Person-Centred Planning Within Education: What does the Research Say and How Can it be Used to Support Vulnerable Pupils with SEMH Needs?

  • Anthony Gray

Student thesis: Doctor of Educational and Child Psychology


Background: Opportunities for children to be involved in the decisions made about them is a part of current statutory educational legislation. Person-centred planning (PCP) has been proposed as an appropriate method of meeting statutory requirements. However, there is a dearth of research into its application within education. Young people within alternative provisions (APs) may be prone to lacking opportunities of being heard. Methods/Participants: The first paper describes a systematic literature review of current research into PCP within education, pupils with SEMH and the associated outcomes. The second paper reports on an action research project with staff from an AP for children at risk of exclusion, who opted to trial the use of the PCP approach 'MAPs' (carried out virtually due to Covid-19 social restrictions). Evaluation of the MAPs trial involved two focus groups exploring the staff member's observations and views. Analysis/Findings: More rigorous research is needed into PCP and its effectiveness, including the use of standardised and observable outcome measures, more varied ranges of contexts and participants, and longitudinal and child-led designs. Findings from the action research indicate that (virtual) use of MAPs requires staff to carefully consider their setting's structure, needs, capacity and capabilities. Pre-meeting preparation and adapting the MAPs process with technology can improve engagement, access and provide alternative ways of working. The MAPs process provides a range of positive outcomes as a by-product of its implementation, e.g. improved relationships, increased information sharing. Conclusion/Implications: PCP appears to be an effective way of engaging children, young people and their families but research within education is currently limited and methodologically weak. A dissemination strategy for sharing the present findings with participants and the EP community is discussed.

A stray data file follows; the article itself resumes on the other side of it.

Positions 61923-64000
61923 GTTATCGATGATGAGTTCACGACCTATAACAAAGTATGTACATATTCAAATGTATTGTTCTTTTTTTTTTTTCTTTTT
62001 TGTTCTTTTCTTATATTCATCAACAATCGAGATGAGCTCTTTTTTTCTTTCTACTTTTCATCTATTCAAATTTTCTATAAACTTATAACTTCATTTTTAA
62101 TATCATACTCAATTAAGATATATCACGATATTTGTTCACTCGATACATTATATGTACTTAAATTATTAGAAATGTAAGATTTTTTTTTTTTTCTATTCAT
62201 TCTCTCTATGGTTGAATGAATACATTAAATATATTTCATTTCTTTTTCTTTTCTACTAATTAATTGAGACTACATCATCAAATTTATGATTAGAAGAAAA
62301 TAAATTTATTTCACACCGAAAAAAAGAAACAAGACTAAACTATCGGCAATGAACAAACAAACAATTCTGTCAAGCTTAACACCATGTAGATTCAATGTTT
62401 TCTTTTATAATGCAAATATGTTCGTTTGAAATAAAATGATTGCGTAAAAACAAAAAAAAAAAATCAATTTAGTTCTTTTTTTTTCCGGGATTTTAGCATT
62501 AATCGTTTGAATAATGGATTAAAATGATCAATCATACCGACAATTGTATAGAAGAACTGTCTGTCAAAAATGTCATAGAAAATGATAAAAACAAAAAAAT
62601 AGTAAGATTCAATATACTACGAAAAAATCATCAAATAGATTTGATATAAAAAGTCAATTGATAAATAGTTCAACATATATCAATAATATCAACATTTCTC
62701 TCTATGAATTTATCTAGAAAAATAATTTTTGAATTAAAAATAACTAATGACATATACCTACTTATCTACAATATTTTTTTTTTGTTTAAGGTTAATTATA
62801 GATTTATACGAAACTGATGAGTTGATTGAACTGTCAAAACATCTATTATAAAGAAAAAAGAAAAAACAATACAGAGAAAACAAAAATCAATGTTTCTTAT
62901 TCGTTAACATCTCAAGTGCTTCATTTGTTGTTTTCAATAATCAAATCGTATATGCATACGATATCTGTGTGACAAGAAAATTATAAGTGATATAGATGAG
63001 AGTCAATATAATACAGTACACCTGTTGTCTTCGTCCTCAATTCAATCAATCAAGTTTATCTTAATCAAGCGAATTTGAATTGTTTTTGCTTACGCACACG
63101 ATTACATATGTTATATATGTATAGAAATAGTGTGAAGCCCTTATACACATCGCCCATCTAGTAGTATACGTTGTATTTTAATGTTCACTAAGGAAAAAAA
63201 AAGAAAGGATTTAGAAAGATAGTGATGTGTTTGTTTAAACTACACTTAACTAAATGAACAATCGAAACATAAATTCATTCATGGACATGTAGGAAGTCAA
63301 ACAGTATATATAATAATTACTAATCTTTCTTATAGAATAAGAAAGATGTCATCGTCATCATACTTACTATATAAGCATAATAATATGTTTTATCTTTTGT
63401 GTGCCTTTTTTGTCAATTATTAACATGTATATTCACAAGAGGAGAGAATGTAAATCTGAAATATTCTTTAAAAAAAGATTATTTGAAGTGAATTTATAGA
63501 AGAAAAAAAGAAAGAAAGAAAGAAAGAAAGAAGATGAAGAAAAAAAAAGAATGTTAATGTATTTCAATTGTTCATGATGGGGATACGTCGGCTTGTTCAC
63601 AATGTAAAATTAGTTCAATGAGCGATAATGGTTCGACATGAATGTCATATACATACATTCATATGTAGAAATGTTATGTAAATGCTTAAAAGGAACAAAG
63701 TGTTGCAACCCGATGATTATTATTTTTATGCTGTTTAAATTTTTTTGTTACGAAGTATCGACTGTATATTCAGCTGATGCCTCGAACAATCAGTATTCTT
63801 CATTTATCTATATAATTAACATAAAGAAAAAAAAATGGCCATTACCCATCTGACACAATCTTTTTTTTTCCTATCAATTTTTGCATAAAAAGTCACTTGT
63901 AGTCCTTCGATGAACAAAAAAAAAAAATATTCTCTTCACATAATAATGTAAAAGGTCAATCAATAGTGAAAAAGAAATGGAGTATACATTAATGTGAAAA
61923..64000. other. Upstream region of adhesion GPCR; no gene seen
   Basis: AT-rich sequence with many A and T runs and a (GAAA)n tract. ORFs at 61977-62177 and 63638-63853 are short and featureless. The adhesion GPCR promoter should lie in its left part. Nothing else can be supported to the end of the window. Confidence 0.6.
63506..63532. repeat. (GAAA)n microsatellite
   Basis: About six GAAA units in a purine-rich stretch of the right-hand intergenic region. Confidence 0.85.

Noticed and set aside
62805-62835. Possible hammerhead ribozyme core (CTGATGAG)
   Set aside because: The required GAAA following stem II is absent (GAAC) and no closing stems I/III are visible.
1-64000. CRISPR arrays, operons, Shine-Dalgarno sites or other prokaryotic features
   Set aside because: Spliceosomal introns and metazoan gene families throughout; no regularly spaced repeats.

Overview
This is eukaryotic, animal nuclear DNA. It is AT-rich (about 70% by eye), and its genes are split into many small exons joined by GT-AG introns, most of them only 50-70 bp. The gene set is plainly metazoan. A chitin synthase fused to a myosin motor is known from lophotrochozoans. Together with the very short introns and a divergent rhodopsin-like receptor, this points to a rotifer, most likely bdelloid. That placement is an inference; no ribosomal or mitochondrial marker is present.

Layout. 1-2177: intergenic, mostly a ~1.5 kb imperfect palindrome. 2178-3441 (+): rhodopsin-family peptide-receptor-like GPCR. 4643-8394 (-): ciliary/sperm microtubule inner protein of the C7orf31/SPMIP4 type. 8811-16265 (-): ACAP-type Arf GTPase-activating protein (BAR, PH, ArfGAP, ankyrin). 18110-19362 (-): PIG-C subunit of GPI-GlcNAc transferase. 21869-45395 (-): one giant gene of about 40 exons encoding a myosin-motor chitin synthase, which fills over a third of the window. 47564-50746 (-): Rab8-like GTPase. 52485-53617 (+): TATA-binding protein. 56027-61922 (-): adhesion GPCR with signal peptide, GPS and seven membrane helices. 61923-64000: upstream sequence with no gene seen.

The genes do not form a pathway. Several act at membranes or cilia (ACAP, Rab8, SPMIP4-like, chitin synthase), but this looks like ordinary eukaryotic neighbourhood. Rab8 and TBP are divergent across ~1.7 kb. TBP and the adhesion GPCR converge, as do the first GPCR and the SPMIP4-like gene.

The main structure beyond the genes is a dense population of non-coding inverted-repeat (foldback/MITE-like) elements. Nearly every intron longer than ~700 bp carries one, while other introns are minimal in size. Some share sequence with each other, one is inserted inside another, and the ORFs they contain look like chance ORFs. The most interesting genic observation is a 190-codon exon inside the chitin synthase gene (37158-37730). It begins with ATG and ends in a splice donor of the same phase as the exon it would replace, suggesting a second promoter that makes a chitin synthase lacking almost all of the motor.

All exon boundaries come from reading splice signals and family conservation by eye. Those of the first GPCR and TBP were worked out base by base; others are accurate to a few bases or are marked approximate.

Date of Award31 Dec 2021
Original languageEnglish
Awarding Institution
  • The University of Manchester
SupervisorKevin Woods (Supervisor) & Clare Nuttall (Supervisor)


  • Person-centred planning
  • SEMH
  • Education
  • MAP
  • Alternative Provision

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